Is 'The Bone Season' the new Harry Potter? Andy Serkis thinks so.
Two years ago, Samantha Shannon was a 19-year-old intern - though no ordinary 19-year-ordinary intern. She had 480 pages of a fantasy novel locked away, for which - two years later - she would be paid a £100,000 advance.
The Bone Season looks set to become an international bestseller and comparisons are already being made to JK Rowling and Harry Potter. So far, the rights to the novel have been sold in 20 countries and it hits shelves in the UK on August 20. However, perhaps far more lucrative to both Shannon and publisher Bloomsbury is that the film rights to the novel have been bought by Andy Serkis's company The Imaginarium.
"A few Hollywood studios were interested, but I went with The Imaginarium," she told the Telegraph, "They're a British company and I felt they got the book and would keep to its spirit."
The London-based company were behind The Rise of the Planet of the Apes, which made over $480 million at the box office. Serkis and co are currently working on an adaptation of George Orwell's classic novel Animal Farm, that will see a Hollywood A-List cast taking on the challenge of performance-capture.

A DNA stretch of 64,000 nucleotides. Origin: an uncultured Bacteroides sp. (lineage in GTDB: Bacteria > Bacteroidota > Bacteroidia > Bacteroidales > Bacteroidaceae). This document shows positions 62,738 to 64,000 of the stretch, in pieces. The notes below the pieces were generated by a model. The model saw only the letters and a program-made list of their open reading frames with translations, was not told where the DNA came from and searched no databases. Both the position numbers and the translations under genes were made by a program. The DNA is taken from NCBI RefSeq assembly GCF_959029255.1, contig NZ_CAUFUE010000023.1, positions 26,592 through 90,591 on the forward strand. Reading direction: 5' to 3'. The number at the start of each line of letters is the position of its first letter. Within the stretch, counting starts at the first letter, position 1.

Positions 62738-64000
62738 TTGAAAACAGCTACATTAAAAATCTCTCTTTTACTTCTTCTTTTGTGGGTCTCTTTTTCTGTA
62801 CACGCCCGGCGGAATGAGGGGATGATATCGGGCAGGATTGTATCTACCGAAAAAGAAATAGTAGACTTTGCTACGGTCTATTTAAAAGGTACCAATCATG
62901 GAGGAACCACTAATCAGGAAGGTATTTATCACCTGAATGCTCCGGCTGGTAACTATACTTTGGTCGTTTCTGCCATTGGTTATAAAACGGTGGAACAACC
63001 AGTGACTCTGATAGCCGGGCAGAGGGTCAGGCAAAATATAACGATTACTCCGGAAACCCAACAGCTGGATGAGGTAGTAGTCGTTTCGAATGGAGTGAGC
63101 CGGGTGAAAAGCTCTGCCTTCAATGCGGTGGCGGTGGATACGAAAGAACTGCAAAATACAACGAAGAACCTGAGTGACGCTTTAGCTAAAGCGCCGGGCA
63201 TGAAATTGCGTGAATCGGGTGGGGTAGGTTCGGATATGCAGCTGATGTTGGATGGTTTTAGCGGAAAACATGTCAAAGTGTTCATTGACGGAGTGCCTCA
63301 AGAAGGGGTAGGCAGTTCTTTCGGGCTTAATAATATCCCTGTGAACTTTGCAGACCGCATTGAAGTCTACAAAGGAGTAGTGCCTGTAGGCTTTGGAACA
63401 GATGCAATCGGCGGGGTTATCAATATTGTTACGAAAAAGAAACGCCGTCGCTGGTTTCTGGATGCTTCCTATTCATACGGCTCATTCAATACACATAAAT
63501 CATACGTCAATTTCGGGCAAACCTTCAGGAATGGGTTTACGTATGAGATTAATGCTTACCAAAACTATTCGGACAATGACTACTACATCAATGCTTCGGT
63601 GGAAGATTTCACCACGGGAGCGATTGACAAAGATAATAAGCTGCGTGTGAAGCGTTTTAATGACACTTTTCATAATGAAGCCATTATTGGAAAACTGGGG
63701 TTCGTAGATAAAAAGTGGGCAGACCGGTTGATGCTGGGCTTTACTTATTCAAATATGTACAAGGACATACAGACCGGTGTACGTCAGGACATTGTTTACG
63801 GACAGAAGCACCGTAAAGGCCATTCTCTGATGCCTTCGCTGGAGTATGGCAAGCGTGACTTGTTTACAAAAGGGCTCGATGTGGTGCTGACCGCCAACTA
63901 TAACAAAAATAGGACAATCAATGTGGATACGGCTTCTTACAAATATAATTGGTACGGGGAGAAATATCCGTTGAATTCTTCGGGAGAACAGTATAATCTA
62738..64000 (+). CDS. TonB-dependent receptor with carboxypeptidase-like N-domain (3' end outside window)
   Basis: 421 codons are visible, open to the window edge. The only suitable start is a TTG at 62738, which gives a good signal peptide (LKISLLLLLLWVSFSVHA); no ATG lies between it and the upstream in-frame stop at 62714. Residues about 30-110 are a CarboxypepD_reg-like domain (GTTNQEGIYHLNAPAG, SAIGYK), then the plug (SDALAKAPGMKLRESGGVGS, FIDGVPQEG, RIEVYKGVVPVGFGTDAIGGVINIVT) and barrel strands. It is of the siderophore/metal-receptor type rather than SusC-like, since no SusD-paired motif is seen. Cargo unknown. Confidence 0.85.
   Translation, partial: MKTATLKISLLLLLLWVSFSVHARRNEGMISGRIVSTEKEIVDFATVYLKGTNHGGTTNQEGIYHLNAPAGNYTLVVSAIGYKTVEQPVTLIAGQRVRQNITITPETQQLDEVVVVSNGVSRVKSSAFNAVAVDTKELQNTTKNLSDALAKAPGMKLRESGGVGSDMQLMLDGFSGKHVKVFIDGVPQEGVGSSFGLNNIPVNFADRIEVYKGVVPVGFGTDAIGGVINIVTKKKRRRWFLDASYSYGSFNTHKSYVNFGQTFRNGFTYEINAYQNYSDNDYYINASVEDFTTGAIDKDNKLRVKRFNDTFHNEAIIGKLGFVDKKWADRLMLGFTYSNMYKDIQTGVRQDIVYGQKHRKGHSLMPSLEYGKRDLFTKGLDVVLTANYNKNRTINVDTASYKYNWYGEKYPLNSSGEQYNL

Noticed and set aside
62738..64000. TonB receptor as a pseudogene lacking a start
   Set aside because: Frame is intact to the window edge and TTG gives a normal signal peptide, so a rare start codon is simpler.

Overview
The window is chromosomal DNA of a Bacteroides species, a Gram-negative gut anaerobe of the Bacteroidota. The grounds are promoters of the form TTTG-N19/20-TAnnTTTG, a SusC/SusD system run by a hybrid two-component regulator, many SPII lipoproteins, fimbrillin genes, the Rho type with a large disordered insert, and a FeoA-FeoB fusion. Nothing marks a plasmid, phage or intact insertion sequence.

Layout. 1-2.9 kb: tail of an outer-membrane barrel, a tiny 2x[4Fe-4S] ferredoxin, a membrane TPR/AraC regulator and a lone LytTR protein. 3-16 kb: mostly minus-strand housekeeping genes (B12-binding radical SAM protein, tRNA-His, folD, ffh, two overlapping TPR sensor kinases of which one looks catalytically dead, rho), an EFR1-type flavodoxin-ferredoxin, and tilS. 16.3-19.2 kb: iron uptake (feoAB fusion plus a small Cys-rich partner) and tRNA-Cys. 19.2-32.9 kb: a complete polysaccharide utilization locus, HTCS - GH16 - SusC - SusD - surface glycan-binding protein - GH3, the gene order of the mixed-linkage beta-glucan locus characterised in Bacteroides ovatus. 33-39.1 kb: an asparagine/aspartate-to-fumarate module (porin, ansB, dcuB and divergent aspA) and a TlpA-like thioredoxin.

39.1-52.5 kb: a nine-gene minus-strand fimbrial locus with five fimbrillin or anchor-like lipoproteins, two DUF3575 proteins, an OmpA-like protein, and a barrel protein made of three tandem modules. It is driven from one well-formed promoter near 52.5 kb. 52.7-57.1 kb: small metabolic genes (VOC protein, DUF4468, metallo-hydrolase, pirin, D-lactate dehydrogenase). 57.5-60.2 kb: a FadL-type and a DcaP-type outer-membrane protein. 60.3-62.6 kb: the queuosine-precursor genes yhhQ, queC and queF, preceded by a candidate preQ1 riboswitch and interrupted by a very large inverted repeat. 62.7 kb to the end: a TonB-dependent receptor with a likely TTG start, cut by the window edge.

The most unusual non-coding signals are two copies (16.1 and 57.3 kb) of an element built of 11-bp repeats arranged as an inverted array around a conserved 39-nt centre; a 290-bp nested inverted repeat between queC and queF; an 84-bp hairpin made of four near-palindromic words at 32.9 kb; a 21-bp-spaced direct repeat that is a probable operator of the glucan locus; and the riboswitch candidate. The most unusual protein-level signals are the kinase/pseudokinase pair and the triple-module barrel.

The Bone Season follows the fortunes of a 19-year-old clairvoyant girl named Paige Mahoney who is employed into people's minds and steal their secrets. In the dystopian world set in 2059, Oxford - where Shannon went to university - is a secret prison city inhabited by all manner of weird and wonderful creatures.
Essentially, the next ten or fifteen years of Shannon's life have already been planned out. Following the publicity tour for the first book, she will begin work on the second book, and then the third, fourth and probably fifth. "There is quite a lot of pressure, I suppose, but most of it is self-imposed," the author explained, "I just want to make each book better than the one before. You see...I know I've still got a lot to learn."
Andy Serkis At The Cowboys and Aliens Premiere
Andy Serkis at ITV Studios